ANNOYING AUTOBIOGRAPHICAL PAUSE: I first saw Wicked, Wicked at a real movie theater when I was ten. My mother uncharacteristically treated me to a double feature; we saw Wicked, Wicked and Westworld. I remember it like it was yesterday—the theatre passed out cool cardboard guns to all of us kiddies. The two-dimensional gun had a hidden paper flap and when you held the gun and brought your hand down fast (the way a murderous robot might) the hidden paper flap would bang like someone popping an inflated paper bag... Boy, I wish I still had that cool cardboard gun right now! Did I just dream this?
Nope! It’s a real thing. It looked like this:
Now, what was I talking about? Oh, Wicked, Wicked.
Wicked, Wicked was filmed in a “new process” that MGM touted as “Anamorphic Duo-Vision.” (This calls to mind John Goodman’s character Lawrence Woolsey in Joe Dante’s Matinee touting films in “Rumble-Rama” and “Atomo-Vision!”)
MGM assured potential patrons that no glasses were required for this amazing new process: “All you need are your eyes!”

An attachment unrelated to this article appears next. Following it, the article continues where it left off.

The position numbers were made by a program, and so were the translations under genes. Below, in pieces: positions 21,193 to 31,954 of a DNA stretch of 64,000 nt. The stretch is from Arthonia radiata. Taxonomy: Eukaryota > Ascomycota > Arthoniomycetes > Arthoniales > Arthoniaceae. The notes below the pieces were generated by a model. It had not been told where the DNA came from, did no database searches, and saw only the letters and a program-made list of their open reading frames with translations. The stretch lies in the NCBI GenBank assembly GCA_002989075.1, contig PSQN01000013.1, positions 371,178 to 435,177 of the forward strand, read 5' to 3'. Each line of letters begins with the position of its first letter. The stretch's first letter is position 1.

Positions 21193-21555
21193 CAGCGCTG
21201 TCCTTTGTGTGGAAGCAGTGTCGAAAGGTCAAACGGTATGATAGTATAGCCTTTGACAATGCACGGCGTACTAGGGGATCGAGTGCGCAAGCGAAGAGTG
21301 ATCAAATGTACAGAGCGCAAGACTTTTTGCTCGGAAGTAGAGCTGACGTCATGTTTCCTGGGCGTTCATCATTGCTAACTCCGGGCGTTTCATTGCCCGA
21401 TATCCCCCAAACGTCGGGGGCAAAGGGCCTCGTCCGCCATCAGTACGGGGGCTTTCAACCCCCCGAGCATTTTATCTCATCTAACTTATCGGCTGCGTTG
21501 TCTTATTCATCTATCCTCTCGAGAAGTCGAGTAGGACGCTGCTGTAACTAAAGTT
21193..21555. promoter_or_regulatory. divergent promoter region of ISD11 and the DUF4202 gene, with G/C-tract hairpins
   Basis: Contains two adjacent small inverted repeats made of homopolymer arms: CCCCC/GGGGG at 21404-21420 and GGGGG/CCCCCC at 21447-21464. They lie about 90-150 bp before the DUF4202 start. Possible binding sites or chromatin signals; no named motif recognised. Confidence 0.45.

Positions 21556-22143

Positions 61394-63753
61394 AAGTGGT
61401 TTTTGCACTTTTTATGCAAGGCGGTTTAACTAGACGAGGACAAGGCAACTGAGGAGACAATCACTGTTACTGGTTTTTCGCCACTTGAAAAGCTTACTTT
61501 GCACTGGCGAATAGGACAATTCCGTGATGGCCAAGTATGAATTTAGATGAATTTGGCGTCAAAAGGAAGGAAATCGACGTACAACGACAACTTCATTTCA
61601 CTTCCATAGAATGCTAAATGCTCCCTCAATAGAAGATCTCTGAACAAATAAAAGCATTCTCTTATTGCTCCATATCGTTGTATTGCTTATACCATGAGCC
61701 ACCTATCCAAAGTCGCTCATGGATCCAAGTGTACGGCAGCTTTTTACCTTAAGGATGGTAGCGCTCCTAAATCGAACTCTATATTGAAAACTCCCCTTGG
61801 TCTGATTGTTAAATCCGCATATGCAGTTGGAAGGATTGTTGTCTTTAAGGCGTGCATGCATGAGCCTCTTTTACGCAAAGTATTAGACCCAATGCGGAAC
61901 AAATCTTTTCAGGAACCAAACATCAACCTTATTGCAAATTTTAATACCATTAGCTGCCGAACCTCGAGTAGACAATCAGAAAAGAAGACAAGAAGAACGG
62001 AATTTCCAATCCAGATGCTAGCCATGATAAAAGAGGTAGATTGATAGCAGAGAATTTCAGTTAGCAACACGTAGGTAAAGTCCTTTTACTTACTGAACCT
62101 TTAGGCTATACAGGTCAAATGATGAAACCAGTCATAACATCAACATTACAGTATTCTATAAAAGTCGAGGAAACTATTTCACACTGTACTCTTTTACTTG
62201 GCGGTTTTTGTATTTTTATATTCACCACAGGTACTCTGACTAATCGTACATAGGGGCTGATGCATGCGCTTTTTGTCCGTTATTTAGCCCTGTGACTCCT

Well, Thank God for THAT.
At what exactly was Wicked, Wicked’s “Anamorphic Duo-Vision? Wait for it...
Split screen. The ENTIRE goddamned movie is in split screen. Check out the trailer, which cleverly avoids giving away the secret by using the tired old trope of showing it in “single screen”:
Ninety-five minutes of split screen could work if director Richard L. Bare were more skilled at balancing the stereo frame and providing more visual cues as to which side the audience should focus on. Sometimes it works as a kind of 1970s cinematic PowerPoint presentation, as characters on one side of the screen reference objects being shown to the audience on the other side of the screen (murder clues, flashbacks, and newspaper headlines) but most of the time it is a confusing, annoying distraction. There is a reason that Wicked, Wicked is the ONLY film ever filmed in Anamorphic Duo-Vision.